Plant-Based Ice Cream: Processing, Composition and Meltdown Properties Analysis


  • Victor Vicent Matabura Department of Food Science and Technology, University of Dar es Salaam, Tanzania


Plant-based foods have become a popular option for consumers due to their positive impacts on health and resulting changes in lifestyle. To preserve the quality of non-dairy ice cream during distribution and consumption, it is essential to understand its proximate composition and meltdown properties. In this study, cashews, coconut, and bananas were used as raw materials. Cashew milk and coconut cream were prepared separately and mixed at different ratios to make non-dairy ice cream. The proximate composition of the formulated ice cream was measured using the official standard methods. The meltdown properties, including drip-through (%), height (mm), and temperature ( °C) were also assessed. The results indicated significant differences (p < 0.05) in the proximate components of the produced ice creams. An increase (p < 0.05) in protein, fibre, fat, and ash content was observed, as the amount of coconut cream increased, while the moisture content decreased, and the carbohydrate content remained unchanged. Furthermore, the meltdown properties of the ice cream changed significantly (p < 0.05) as the amount of coconut cream increased. The quantitative data on proximate composition and meltdown properties presented in this paper are valuable for maintaining ice cream quality and consumer convenience in the frozen food business. They also provide deeper insight into non-dairy desserts.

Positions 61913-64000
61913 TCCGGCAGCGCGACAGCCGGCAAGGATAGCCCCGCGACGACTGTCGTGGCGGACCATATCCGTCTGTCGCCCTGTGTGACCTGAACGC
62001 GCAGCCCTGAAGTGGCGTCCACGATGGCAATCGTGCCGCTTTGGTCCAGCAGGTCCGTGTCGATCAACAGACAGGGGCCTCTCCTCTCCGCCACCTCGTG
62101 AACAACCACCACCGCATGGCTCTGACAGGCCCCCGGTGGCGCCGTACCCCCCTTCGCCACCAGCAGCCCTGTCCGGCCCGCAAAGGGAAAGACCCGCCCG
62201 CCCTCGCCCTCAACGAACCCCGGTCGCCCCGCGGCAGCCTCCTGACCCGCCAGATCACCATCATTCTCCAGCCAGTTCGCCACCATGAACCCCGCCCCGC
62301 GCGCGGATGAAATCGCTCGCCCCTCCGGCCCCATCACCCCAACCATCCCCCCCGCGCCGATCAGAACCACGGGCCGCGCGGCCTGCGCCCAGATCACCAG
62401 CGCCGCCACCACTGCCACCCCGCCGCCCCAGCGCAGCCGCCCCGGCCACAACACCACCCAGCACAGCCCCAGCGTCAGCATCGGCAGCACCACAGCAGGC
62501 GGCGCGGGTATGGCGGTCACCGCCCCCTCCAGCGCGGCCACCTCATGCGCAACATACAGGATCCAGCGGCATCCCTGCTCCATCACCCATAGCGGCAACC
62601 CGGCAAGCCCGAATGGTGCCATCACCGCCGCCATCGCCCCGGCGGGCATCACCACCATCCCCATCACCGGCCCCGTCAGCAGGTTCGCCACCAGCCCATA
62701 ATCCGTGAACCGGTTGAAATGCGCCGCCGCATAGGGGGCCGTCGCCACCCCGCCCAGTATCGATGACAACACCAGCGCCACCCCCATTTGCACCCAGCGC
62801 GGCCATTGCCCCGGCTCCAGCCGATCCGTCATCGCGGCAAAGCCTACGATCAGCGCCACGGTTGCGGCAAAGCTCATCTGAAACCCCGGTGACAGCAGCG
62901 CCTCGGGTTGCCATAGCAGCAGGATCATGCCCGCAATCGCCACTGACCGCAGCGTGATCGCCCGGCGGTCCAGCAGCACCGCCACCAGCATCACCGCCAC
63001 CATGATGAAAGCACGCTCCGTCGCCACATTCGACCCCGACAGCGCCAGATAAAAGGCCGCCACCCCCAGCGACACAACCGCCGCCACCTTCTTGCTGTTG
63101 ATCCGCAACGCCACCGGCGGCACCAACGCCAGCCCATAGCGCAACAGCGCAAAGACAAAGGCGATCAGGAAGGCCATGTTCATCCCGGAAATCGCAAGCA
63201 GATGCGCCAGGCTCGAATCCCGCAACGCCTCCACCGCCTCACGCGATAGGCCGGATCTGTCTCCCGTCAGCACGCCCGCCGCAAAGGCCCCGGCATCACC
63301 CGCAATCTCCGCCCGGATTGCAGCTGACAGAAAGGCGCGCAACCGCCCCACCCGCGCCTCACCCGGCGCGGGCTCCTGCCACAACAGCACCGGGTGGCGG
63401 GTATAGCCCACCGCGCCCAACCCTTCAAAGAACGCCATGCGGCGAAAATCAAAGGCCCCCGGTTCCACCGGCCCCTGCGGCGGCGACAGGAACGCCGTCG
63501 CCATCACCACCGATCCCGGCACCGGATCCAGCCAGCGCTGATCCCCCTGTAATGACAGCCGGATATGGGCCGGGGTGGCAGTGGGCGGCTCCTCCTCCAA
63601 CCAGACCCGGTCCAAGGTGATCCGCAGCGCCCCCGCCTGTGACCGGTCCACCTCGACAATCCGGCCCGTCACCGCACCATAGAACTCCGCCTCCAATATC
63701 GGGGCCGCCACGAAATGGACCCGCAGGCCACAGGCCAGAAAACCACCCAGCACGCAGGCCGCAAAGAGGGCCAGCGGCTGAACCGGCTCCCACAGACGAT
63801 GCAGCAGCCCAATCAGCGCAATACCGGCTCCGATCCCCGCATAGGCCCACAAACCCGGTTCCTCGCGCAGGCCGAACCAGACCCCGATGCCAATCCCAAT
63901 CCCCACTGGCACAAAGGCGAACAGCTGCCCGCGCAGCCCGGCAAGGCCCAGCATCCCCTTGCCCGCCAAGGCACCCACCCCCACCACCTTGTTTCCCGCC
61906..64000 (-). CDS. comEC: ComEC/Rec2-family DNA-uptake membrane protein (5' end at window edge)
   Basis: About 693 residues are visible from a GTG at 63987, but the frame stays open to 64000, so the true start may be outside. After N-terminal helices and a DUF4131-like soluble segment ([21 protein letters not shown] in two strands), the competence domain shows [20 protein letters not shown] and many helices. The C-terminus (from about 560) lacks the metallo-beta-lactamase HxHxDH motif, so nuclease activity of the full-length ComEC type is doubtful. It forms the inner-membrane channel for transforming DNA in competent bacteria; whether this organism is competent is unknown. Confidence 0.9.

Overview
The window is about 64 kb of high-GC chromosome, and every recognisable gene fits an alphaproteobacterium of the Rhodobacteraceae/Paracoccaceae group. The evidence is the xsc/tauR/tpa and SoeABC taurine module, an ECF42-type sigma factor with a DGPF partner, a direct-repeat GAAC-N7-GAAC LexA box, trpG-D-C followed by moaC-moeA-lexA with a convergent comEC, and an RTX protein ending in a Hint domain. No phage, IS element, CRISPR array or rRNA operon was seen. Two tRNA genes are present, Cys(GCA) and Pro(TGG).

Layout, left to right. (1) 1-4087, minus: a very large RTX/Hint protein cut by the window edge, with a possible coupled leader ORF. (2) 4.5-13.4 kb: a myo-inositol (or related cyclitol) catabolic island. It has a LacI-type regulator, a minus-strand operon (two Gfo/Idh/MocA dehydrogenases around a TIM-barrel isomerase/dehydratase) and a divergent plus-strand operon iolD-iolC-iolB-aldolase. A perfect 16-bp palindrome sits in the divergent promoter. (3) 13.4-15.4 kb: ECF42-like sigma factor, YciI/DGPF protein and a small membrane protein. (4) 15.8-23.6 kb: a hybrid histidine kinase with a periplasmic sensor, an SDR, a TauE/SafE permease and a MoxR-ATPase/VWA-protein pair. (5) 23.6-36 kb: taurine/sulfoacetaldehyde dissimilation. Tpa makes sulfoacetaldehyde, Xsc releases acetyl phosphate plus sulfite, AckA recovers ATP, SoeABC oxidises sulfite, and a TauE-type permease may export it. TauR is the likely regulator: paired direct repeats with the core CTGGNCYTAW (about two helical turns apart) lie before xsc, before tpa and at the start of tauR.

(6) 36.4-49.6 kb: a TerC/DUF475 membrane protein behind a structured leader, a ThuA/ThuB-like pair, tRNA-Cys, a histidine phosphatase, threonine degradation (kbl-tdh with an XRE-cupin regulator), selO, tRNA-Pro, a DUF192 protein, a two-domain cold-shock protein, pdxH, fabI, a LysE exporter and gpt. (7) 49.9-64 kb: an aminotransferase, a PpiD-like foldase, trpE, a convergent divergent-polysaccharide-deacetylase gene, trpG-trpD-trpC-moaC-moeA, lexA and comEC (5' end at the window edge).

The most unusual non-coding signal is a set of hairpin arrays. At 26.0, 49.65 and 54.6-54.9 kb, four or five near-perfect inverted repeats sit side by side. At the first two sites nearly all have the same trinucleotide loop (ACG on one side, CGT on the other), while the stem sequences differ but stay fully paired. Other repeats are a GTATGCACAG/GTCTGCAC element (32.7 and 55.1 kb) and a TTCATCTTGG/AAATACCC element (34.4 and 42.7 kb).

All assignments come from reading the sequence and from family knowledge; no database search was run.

Keywords:                   Plant-Based Food; Ice Cream; Proximate Composition; Meltdown Properties






Physical Sciences